By Paula Aven Gladych
With 22.1 million Americans either unemployed or underemployed, retirement savings
have taken a major hit since the Great Recession.
A study by Transamerica Center for Retirement Studies surveyed more than 900 people in March who consider themselves unemployed or underemployed to determine just how bad the situation has gotten.
Thirty-five percent of the unemployed and 36 percent of the underemployed have tapped their retirement to pay for living expenses. For those who have been unemployed or underemployed for less than a year, 23 percent said they had withdrawn funds from their retirement accounts
, and for those who have been out of work for more than a year, 42 percent have taken money out of retirement savings.
The numbers are higher for those who participated in a 401(k)
or similar plan at their most recent employer. Forty-three percent have taken withdrawals from their accounts, including 53 percent of the unemployed and 38 percent of the underemployed.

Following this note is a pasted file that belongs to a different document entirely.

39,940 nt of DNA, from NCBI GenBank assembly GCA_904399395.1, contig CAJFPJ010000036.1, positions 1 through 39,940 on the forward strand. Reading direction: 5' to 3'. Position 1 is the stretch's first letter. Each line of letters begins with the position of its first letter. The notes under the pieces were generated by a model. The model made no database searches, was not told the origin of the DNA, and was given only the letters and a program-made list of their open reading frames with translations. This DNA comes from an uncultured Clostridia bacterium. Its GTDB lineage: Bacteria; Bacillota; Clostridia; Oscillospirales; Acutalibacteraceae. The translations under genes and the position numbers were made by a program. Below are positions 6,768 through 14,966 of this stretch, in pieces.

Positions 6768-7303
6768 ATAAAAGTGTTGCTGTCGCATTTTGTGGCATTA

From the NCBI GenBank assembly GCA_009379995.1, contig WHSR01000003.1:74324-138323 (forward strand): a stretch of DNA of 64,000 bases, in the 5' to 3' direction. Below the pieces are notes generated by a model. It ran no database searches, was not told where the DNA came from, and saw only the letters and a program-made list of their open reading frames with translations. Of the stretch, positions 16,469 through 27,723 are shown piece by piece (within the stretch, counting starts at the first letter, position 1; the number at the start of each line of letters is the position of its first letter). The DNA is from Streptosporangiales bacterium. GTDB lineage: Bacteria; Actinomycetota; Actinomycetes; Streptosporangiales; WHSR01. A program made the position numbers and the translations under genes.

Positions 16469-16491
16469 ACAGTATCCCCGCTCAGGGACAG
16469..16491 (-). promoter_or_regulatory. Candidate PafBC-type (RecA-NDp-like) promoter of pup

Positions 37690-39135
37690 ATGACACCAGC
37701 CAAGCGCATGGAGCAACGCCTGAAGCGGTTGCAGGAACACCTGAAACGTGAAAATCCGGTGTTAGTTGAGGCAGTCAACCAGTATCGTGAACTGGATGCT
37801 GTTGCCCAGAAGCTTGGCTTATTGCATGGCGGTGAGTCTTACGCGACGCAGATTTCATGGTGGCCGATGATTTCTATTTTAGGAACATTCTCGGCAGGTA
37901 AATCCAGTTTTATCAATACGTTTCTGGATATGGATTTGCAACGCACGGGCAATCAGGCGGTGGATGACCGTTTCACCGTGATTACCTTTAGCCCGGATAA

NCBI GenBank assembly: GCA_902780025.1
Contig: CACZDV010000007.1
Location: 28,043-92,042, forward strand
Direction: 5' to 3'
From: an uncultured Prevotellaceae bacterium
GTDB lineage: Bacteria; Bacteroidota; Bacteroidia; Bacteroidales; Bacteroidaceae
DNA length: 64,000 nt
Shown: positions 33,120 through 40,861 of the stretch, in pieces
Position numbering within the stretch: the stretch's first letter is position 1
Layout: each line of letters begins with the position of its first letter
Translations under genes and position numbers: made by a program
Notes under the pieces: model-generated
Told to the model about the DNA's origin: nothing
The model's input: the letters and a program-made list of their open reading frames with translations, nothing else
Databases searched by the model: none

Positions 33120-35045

“This leakage from retirement accounts was more likely out of necessity vs. a lack of awareness of the consequences: 80 percent of those with a retirement account said they were familiar with the taxes and penalties associated with taking an early withdrawal,” Transamerica said.
Fifty-five percent of these individuals also took money from their personal savings; 43 percent received money from unemployment benefits, and 36 percent were using their credit cards to pay bills.
Among those surveyed, the median household savings in retirement accounts was $7,500, with those in their 20s and 30s holding an average of $5,800 and those in their 60s holding a median of $93,000.
Those who had a college education were more likely to have larger retirement savings. The estimated household savings in retirement accounts among those with a college degree was $60,300 compared to $3,300 among those with a high school diploma or just some college.
When looking for a job, only 17 percent of those surveyed said they are seeking generous retirement benefits
. Fifty-six percent of the unemployed or underemployed job-seekers said that competitive pay is one of their top three most-important job characteristics, followed by company stability (33 percent) and a convenient commute (31 percent).
Originally published on BenefitsPro.com